Two Females Leave Rano for an Outside Group
Last month we reported on the attempts of silverback Umushikirano (nicknamed Rano), who went off on his own last year and then was joined by two females, Makuba and Mawingu. After spending all of April and some of May together, a separation happened on May 17, when the two females left Rano to join an unknown gorilla group ranging over the Congo border of the Virunga massif. The location of this group was pinpointed on May 19 (via nest site) and on the same day, Rano was seen following the trail of the group. (Gorillas make individual nests at night for sleeping, and close observation of these after they are abandoned the next day gives us information as to the number of gorillas, as well as their age.)
When they were together, the three gorillas had been ranging most of the time on the Congolese side of Mt. Visoke, but not moving long distances. In general, Rano was always close to Makuba, while Mawingu was following behind. However, the females indicated several times their intention to abandon Rano. On May 5 and May 10, Mawingu and Makuba separated from the silverback for one and two days respectively, traveling alone. During this time, Rano continued making vocalizations and chest beats to call the two females back.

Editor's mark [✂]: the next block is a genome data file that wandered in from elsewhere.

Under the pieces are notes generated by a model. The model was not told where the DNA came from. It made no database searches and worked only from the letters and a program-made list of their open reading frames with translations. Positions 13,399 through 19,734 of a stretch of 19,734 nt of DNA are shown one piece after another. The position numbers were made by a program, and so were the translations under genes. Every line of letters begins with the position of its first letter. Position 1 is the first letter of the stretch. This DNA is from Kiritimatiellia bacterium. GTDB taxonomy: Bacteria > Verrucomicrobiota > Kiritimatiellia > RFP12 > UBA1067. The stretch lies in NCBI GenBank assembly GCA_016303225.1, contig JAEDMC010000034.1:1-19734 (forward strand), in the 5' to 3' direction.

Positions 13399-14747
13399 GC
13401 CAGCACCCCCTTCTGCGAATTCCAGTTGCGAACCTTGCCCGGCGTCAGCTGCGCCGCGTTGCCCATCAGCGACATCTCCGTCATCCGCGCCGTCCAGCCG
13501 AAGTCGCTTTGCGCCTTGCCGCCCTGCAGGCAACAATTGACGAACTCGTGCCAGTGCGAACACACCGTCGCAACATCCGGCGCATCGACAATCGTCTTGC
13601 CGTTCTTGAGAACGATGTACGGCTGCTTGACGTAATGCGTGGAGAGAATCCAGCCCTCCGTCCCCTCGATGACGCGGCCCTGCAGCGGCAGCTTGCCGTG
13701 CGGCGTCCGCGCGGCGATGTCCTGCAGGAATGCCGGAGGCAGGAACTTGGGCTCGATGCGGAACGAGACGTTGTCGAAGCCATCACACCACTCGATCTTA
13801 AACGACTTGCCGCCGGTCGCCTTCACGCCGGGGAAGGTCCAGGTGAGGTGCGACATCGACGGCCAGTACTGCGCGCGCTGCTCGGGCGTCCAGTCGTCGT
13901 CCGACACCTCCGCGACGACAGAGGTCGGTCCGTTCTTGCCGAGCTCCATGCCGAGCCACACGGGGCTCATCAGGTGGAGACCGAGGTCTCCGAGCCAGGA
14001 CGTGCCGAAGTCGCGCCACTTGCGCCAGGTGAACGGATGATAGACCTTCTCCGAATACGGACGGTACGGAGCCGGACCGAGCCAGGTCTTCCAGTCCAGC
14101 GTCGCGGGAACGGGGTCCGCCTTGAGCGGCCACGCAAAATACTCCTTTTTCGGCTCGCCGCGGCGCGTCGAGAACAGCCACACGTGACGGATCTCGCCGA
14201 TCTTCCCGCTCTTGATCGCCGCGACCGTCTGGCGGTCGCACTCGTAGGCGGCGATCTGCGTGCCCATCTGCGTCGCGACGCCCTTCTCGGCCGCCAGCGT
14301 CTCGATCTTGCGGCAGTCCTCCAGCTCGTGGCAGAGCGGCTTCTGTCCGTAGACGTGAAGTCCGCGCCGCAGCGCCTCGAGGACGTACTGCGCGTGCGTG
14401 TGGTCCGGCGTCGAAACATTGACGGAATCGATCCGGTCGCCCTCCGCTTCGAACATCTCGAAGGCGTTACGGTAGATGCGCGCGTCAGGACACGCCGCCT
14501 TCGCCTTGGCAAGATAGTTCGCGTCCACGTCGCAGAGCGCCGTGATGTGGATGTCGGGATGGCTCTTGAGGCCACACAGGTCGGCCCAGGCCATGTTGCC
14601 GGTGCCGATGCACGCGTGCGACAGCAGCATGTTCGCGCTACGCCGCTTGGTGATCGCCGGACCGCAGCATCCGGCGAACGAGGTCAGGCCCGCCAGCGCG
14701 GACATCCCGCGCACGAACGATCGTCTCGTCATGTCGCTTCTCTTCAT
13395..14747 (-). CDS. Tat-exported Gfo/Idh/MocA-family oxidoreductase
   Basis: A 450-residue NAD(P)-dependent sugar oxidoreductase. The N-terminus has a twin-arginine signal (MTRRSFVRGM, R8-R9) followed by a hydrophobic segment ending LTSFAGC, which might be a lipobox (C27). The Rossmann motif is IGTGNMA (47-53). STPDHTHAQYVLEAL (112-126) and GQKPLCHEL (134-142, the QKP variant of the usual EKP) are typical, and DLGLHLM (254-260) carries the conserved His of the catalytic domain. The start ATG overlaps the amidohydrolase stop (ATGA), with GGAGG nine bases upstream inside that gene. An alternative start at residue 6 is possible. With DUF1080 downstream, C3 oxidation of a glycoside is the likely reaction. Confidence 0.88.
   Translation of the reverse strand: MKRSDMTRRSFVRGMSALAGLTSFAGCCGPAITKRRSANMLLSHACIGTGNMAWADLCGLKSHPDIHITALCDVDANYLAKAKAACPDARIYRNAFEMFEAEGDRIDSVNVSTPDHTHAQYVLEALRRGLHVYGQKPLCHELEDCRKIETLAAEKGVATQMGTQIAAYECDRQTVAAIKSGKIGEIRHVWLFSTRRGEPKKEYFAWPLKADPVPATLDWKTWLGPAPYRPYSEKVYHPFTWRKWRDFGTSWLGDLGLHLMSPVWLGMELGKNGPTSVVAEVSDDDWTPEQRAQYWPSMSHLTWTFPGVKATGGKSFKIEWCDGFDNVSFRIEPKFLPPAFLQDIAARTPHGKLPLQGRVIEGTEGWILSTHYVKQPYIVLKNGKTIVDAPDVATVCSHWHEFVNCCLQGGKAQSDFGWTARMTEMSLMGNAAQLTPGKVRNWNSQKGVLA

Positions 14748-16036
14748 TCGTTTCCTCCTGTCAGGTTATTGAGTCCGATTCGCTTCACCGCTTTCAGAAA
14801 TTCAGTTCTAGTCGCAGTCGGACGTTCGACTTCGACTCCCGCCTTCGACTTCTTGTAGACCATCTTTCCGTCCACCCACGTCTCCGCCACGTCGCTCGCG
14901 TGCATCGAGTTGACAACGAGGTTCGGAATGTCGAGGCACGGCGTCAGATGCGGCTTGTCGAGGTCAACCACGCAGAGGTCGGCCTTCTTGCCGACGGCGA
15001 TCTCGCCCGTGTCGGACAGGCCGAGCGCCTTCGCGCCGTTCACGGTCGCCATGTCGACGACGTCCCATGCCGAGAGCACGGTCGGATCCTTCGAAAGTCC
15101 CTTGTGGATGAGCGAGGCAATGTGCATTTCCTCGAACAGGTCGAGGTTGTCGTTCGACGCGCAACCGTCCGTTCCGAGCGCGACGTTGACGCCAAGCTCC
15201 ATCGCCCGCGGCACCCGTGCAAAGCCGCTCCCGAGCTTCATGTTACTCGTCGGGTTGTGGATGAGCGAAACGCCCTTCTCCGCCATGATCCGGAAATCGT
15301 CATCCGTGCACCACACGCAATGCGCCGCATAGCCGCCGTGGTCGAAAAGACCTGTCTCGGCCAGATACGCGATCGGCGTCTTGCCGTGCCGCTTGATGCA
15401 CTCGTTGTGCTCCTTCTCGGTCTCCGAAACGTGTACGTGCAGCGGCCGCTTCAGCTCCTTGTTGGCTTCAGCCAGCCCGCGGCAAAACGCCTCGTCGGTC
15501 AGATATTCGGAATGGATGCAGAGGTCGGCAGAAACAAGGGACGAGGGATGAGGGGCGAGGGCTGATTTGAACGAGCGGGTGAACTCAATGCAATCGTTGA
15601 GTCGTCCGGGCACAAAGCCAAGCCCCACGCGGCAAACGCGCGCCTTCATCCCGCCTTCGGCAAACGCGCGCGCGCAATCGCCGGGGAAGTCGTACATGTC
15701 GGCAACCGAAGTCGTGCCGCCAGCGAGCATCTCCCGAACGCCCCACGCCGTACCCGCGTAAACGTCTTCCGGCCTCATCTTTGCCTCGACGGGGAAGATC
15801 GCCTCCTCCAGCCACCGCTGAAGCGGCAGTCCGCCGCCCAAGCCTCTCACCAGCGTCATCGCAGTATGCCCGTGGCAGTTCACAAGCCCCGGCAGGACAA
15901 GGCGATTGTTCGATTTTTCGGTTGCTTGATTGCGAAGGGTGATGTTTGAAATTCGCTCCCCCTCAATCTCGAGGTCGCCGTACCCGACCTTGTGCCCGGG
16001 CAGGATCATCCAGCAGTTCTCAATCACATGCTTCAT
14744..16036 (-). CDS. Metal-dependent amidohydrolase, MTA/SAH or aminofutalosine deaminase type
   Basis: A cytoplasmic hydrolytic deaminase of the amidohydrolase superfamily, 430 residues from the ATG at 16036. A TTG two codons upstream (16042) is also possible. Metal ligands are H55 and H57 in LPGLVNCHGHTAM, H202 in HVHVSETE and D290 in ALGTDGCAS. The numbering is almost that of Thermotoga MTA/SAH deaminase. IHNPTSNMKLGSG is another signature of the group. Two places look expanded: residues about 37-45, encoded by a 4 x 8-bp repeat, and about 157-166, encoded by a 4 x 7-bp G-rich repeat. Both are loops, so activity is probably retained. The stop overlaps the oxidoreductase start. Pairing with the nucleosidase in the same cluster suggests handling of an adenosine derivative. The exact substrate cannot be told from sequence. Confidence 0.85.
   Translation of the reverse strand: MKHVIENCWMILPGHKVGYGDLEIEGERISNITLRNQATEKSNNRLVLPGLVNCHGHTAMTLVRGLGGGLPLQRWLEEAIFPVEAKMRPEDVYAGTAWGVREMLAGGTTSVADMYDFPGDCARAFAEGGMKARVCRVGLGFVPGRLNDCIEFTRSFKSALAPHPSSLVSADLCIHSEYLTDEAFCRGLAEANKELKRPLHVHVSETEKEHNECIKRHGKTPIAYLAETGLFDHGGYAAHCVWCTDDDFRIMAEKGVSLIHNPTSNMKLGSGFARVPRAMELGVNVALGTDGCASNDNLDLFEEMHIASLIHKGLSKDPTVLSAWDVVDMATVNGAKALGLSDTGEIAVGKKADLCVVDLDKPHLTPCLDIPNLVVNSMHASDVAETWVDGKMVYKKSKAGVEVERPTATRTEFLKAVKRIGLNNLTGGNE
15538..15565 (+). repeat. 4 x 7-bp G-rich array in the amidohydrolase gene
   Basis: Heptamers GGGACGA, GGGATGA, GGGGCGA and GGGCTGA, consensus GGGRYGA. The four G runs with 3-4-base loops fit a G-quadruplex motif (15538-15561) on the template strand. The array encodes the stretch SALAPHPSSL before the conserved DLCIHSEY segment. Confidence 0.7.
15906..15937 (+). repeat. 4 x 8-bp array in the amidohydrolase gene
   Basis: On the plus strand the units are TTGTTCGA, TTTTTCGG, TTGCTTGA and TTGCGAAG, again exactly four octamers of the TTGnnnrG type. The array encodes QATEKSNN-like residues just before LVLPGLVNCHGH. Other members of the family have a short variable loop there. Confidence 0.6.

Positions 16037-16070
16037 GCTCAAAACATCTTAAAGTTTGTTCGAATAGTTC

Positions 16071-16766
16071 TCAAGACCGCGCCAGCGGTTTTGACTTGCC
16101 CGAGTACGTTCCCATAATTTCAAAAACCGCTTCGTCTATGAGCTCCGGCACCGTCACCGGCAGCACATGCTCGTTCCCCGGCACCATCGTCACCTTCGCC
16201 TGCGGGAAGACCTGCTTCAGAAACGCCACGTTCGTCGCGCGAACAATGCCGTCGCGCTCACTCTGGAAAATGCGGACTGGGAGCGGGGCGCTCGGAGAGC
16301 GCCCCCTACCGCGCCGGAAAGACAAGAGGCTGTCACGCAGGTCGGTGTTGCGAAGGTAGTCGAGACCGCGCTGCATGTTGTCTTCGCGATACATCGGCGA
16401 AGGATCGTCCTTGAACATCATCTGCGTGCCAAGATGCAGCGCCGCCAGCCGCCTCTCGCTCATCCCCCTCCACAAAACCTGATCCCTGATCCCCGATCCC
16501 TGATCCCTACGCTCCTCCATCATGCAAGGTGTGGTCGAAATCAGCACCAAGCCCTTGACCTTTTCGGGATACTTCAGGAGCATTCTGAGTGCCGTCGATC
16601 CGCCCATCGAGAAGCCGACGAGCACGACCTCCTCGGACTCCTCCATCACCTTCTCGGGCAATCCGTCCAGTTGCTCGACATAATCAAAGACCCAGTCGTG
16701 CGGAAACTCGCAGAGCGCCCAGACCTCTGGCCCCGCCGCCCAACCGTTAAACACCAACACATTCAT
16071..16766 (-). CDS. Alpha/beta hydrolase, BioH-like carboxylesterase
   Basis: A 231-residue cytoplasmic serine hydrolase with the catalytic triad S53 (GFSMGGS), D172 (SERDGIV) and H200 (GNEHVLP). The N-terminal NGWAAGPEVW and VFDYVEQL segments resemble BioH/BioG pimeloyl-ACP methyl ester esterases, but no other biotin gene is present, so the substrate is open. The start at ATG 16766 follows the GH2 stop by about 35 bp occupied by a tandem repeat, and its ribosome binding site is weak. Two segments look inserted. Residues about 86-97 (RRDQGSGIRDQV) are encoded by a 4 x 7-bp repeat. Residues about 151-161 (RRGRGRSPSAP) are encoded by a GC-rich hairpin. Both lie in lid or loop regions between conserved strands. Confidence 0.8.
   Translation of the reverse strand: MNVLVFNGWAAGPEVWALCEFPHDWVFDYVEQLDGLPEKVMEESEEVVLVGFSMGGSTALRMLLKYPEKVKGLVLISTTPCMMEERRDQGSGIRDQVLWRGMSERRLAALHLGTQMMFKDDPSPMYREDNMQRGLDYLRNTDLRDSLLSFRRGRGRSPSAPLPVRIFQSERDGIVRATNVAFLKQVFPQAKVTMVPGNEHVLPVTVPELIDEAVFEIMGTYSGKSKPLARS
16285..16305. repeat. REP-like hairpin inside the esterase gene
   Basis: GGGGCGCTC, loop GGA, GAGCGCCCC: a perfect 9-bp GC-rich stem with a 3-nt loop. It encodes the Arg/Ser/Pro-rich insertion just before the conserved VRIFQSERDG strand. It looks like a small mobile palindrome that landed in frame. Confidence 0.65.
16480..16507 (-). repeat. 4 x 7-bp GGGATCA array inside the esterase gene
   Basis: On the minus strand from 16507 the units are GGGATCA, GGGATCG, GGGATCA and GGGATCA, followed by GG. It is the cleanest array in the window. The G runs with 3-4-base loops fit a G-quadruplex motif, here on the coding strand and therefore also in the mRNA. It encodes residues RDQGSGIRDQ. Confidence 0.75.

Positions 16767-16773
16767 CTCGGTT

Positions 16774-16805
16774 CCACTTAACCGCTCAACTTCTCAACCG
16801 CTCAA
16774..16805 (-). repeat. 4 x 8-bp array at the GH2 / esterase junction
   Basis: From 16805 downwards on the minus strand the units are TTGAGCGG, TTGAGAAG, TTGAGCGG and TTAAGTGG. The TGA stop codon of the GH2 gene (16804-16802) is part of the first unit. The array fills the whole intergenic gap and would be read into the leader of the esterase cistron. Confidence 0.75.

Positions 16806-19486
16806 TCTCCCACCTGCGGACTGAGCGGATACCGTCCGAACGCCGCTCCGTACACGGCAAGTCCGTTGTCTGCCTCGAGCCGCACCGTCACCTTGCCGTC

The definitive separation happened on May 17, when Rano was found alone displaying and chest beating while moving around. The trail left from the two females led into an unhabituated wild group (one that is not observed by Karisoke or park staff, and thus not accustomed to the sight of humans). A nest count of three consecutive nest sites showed that four individuals, initially, composed the group: one silverback, two adult females or blackbacks, and one juvenile. The group then increased by two nests after the arrival of Makuba and Mawingu. The trail followed did not show any sign of interaction, which may be explained by the independent decision of the two females to leave Rano traveling alone until they met the wild gorilla group.
The loss of the two females from Rano provides some melancholy, but at the same time is very exciting to the Karisoke field staff. It is true that our chance of seeing them again is very low, but it is also true that this episode shows a natural exchange between habituated and non-habituated groups in the overall gorilla population inhabiting the Virunga massif.
Submitted by Veronica Vecellio and Felix Ndagijimana